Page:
DIGITAL EDUCATION, MULTIMODALITY, LEARNING SPACES
Last week I attended the MODE Multimodal Methodologies Conference at University College London. I won’t summarise the Conference here as that’s better done by visiting the designated #modeME Twitter hashtag. What I will say is that the value of proceedings can be measured in the attendance during the closing session, which was at least as busy as the opening address.
Alongside my colleagues Michael Sean Gallagher and Jeremy Knox I contributed a session proposing Urban Flânerie as Multimodal Autoethnography. The rationale behind the paper is explained in an entry I wrote directly before the Conference. Our presentation slides can be viewed here. In the absence of text or accompanying voice however, I’ve included below some Twitter feedback which captures some of the main points we put across.
Within the 30-minute presentation slot it was only possible to share a fraction of the images and sounds that we had collected the previous day. Gathered at the top of this entry, then, is a juxtaposition of some of the sights (captured in a slideshow) and sounds (within the audio montage) of EC1.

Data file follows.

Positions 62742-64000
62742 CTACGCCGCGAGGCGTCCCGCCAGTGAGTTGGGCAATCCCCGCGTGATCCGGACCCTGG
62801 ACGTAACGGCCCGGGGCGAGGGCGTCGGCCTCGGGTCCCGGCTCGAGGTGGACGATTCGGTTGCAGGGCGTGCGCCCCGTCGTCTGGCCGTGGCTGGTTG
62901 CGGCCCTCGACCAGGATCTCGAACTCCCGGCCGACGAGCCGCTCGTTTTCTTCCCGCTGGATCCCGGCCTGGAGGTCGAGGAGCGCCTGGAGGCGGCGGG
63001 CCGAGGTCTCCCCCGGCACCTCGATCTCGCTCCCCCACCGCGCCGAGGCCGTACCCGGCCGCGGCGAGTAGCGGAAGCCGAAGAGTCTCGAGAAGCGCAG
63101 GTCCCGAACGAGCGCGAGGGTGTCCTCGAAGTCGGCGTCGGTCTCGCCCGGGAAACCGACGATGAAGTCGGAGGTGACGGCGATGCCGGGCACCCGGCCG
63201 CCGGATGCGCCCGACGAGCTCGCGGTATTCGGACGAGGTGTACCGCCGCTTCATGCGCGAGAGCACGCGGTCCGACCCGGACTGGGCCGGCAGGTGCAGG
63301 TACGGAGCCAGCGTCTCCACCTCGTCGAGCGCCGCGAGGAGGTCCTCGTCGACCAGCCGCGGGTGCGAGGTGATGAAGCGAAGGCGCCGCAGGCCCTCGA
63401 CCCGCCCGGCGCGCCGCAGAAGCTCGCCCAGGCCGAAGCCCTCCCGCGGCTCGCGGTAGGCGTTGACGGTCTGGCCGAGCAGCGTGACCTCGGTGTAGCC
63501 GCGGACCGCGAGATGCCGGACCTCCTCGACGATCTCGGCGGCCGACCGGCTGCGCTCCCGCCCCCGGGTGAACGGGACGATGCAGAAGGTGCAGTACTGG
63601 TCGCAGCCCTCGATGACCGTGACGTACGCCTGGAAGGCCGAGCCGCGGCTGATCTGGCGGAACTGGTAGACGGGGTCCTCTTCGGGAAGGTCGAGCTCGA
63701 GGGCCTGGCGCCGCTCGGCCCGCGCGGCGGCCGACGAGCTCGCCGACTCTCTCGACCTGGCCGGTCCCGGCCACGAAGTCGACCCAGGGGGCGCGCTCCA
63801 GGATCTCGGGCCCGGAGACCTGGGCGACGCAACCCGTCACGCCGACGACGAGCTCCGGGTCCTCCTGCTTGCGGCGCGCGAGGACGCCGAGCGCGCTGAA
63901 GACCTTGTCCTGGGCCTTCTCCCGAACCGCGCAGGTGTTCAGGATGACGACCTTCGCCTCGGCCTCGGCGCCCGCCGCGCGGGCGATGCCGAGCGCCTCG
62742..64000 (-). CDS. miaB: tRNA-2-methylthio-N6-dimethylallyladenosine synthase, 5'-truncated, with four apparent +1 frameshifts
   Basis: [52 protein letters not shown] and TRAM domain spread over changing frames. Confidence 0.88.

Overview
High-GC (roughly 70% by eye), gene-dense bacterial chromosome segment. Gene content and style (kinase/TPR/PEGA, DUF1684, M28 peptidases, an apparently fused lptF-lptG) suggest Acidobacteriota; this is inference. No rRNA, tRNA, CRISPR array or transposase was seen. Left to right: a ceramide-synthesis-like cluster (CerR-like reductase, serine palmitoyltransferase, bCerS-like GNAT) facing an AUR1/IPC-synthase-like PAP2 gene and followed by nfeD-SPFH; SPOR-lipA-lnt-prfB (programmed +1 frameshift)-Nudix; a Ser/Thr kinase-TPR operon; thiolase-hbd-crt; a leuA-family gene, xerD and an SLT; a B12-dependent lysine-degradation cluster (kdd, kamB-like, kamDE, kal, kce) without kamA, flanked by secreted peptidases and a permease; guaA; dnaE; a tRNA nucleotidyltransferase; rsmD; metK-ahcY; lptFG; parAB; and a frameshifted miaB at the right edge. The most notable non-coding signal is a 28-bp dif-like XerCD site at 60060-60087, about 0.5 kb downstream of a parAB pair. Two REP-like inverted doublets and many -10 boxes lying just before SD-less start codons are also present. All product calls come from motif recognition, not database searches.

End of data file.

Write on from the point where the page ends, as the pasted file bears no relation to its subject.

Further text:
For me, the most significant themes to emerge from our exercise in Multimodal Flânerie are as follows:
Inevitably, we could improve the exercise next time around (and we intend to). I would use a better quality Microphone to capture the aural data [actioned]. I would also make a written note of the locations where we gathered data. And I wouldn’t have a pint at lunchtime knowing that I needed to work on the data later that night (a Gin & Tonic would be acceptable, though).
Finally, a spin off from our exercise. I drew our presentation to a close by proposing that those with an interest in our methodology could join us for an exercise in flânerie that evening, as we made our way from the Conference venue to a nearby pub. And so amidst the neon, sirens, and crowds of Euston and its surrounds, we captured some interesting sights and sounds. I’ve put this data into a short, sketchy video that captures our journey from A to B (although invoking the spirit of the flaneur, not by the most direct route, obviously).
I am an ESRC-funded Doctoral student in the Centre for Research in Digital Education at The University of Edinburgh.